It seemed to me that Iris got herself into a bind when she accepted the letter from Will to be delivered on his death.  I suspect she expected the letter she opened to have some final answer and, if it WAS death, she could deliver the letter she held as some sort of an anecdote to the sad news.  When it was inconclusive, she was in a bind.  Did she hold on to the letter she had or deliver it, leaving Emma without even that support.  If she had just delivered the letter instead of opening it, she would not have gotten herself into that bind apriori, but she would still have had to decide whether to give Emma the letter she held at that point or to continue to wait for verification.

 

Iris surprised me the most. She was such a stickler for rules and order, her not delivering any letter was shocking.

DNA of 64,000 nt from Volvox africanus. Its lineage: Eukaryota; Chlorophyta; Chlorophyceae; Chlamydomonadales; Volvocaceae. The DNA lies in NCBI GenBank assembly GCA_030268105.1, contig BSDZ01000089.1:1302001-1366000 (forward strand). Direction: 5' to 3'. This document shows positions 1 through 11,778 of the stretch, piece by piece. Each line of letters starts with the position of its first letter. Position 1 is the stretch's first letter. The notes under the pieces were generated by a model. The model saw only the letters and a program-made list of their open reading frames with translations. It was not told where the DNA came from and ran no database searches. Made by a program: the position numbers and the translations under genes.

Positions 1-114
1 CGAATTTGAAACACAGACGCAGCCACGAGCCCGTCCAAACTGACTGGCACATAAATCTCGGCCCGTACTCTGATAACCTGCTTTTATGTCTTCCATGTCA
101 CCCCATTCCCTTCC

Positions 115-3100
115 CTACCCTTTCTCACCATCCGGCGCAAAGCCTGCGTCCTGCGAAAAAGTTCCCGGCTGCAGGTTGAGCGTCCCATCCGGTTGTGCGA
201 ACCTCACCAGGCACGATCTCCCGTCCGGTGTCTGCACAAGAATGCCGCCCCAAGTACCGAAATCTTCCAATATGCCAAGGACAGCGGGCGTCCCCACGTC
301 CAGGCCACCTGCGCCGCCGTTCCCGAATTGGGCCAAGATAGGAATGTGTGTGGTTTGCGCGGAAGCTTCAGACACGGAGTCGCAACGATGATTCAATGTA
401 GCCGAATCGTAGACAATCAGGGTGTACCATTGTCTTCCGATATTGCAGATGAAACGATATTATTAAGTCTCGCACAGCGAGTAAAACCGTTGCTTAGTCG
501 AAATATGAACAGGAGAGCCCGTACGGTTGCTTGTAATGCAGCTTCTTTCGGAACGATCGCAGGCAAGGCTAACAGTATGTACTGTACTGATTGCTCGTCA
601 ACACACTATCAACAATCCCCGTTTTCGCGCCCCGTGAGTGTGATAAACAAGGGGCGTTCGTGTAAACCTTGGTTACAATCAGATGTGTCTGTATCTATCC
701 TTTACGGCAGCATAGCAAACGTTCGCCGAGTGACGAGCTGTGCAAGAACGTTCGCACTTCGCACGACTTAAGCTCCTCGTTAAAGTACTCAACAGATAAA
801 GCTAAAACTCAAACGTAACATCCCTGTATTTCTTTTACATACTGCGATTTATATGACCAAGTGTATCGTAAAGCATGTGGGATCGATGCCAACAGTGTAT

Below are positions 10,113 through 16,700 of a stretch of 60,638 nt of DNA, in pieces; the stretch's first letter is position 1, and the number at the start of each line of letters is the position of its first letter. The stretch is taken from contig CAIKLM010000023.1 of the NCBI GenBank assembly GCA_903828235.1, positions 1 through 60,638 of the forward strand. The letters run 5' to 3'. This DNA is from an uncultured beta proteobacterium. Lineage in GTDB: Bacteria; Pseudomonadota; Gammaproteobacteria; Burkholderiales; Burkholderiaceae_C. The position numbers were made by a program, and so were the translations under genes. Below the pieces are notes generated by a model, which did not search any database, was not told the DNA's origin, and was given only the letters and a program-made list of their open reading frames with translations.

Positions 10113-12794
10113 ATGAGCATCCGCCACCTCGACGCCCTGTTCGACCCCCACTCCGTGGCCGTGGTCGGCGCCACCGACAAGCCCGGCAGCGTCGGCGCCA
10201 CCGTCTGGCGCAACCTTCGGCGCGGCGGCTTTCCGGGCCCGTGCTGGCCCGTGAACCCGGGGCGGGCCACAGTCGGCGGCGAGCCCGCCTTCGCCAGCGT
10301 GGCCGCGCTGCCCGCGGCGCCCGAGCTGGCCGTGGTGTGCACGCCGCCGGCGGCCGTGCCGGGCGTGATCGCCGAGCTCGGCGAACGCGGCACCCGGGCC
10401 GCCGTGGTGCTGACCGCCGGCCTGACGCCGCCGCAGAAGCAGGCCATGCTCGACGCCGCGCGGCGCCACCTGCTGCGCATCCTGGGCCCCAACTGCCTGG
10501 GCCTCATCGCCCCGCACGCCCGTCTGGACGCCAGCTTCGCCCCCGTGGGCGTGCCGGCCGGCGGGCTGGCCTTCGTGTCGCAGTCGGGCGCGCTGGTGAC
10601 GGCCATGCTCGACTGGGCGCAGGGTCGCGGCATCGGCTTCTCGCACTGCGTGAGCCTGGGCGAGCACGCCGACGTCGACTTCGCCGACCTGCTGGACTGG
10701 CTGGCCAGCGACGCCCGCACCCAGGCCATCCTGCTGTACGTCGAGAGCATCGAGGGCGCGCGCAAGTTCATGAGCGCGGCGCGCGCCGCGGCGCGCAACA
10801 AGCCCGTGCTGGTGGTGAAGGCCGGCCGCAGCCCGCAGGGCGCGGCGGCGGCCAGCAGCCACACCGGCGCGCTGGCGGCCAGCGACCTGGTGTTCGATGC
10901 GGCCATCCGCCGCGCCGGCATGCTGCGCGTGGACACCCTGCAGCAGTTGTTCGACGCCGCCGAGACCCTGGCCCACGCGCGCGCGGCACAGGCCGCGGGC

In hindsight, I wonder if the author gave us a foreshadowing of Iris and a rather surprising willingness to "break rules" when she got her certificate, but was still willing to have an affair with Harry.

 

Pepper

 


Sheltiemama wrote:

I'm a journalist, so I brought my background to Frankie's story. I don't think it's possible to get the whole story sometimes. My city is in the middle of a torture-slaying murder trial, and those of us in the newsroom agree that we'll never know the whole story behind this crime.

 

Remember that part of Murrow's advice was to do no harm while getting the story. Giving Emma the letter or, especially, telling her about how happy Will was in London would have harmed her.